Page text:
Media Dependency Theory
Media dependency theory (also called media system dependency theory or simply dependency theory) holds that the mass media’s influence varies based on how much people need or use particular media. Instead of claiming that media effects are always powerful, or always limited, dependency theory seeks to explain why media have powerful effects in some cases and limited effects in others. This entry provides the background on the development of media dependency theory, summarizes the theory’s key tenets, and discusses how the theory relates to corporate reputation.
Media dependency theory developed out of the uses and gratifications approach to media research. The uses and gratifications approach was proposed by Elihu Katz in the late 1950s after much of the post–World War II communication research found only limited effects of mass media on people’s beliefs and behavior. Katz suggested that researchers ought to focus less on what the media do to people and more on what people do with the media. The uses and gratifications approach assumed that people made relatively autonomous choices about using media, and these choices were driven by people’s desire to gain specific benefits from specific media. For example, people might read newspapers for information or listen to the radio for relaxation.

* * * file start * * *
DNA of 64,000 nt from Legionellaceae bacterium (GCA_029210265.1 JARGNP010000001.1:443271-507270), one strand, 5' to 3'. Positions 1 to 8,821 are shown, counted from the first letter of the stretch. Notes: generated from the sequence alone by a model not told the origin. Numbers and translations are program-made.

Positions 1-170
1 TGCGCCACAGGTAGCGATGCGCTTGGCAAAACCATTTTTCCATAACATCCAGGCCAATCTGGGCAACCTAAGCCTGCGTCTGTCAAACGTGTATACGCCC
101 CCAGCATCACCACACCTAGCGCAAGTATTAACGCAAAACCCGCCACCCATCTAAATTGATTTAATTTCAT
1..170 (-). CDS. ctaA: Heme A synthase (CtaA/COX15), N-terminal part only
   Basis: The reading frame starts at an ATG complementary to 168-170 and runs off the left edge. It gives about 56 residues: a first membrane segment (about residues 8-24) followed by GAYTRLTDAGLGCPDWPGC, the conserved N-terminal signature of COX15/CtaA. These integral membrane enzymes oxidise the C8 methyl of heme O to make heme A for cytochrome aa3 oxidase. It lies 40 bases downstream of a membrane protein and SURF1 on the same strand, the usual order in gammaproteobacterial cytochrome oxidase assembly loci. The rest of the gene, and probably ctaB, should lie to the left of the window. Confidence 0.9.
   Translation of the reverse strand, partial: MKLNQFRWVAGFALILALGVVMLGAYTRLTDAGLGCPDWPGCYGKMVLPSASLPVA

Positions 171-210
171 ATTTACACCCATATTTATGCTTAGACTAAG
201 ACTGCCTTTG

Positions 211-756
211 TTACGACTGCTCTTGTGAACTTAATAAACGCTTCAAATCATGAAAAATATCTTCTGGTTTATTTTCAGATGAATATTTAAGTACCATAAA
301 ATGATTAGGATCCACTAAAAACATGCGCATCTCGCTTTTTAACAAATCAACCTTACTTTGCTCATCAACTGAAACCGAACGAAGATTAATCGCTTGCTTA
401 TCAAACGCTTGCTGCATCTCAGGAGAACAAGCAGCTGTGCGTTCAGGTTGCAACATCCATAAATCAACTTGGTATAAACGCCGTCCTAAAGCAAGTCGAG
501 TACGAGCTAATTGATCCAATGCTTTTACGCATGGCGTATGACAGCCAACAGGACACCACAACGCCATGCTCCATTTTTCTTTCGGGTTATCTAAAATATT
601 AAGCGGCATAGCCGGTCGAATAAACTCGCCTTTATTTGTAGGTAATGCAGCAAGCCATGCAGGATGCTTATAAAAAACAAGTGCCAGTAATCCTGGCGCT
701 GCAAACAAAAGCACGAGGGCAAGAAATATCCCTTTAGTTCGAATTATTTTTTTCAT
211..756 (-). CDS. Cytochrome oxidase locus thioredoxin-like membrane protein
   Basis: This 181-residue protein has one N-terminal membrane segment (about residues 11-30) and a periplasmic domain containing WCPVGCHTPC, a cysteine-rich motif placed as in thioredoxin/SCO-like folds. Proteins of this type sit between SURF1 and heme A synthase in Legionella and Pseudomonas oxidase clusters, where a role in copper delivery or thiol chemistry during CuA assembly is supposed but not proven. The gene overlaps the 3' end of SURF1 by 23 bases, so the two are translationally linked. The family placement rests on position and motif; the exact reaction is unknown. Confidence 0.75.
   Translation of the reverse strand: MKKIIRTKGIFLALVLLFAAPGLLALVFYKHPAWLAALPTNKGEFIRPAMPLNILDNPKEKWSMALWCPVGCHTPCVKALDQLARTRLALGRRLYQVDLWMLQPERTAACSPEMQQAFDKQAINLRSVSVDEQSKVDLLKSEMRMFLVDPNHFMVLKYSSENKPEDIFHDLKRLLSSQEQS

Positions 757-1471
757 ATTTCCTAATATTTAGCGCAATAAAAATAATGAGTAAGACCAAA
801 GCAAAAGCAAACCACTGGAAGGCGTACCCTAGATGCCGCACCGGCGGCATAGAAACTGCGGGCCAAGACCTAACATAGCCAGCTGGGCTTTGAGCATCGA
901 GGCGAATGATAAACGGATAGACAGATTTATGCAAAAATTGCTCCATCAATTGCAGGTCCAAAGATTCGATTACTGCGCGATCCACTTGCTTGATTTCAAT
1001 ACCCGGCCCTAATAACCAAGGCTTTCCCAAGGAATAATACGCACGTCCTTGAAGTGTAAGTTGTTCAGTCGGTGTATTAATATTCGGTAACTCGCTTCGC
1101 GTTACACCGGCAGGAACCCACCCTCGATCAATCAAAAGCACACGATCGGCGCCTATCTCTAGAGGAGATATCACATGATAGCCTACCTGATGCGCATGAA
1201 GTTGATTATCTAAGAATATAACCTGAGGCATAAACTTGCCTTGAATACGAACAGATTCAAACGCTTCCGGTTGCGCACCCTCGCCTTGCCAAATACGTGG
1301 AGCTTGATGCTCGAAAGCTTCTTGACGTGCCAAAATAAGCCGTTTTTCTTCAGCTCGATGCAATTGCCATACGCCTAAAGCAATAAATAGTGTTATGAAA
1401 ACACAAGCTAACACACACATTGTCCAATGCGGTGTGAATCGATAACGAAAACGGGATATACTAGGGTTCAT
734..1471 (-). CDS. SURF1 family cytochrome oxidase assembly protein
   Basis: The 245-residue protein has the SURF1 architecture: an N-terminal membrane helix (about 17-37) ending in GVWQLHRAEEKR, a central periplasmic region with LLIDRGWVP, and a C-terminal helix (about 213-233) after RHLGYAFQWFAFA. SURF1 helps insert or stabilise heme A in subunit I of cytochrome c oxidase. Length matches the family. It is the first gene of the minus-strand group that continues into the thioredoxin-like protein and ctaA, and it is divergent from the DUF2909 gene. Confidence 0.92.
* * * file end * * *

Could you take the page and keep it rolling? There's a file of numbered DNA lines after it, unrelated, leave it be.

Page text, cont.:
In the 1970s, Melvin DeFleur and Sandra Ball-Rokeach expanded on the uses and gratifications approach with media dependency theory. DeFleur and Ball-Rokeach argued that individual choices about media use are not made in a vacuum but within a complex social system. The core of dependency theory is that the audience, the media, and other societal systems are all interdependent. This interdependence influences what individuals do as well as what the media and society do.
Media dependency theory operates at both a macro- and a microlevel. At the macrolevel, the theory states that a tripartite relationship exists between the media, the audience, and society. Social institutions like governments, corporations, and nonprofit organizations depend on the media to help them communicate with individual audience members. At the same time, the media depend on these social institutions to make news or buy advertising. Social institutions also depend on individuals to buy products, donate to causes, or vote for candidates. In return, social institutions give individuals certain material and nonmaterial goods. Finally, individuals depend on the media for information and entertainment, while the media depend on those individuals to generate revenue by paying for services or by providing an audience for advertisements. This interdependence between individuals, media, and society influences the choices each one makes.
At the microlevel, dependency theory posits that the more individuals depend on a particular medium to meet their needs, the more influence that medium has over them. People’s level of dependence is shaped by two main factors. The first factor is a medium’s unique ability to meet an individual’s needs. For instance, people who want information about politics may turn to newspapers, television, talk radio, or the Internet. These options are called functional alternatives because they can each perform the same function. On the other hand, people who want to read the opinion of a particular columnist will not accept other writers as functional alternatives. One’s favorite columnist is likely to be highly influential because one is highly dependent on that columnist.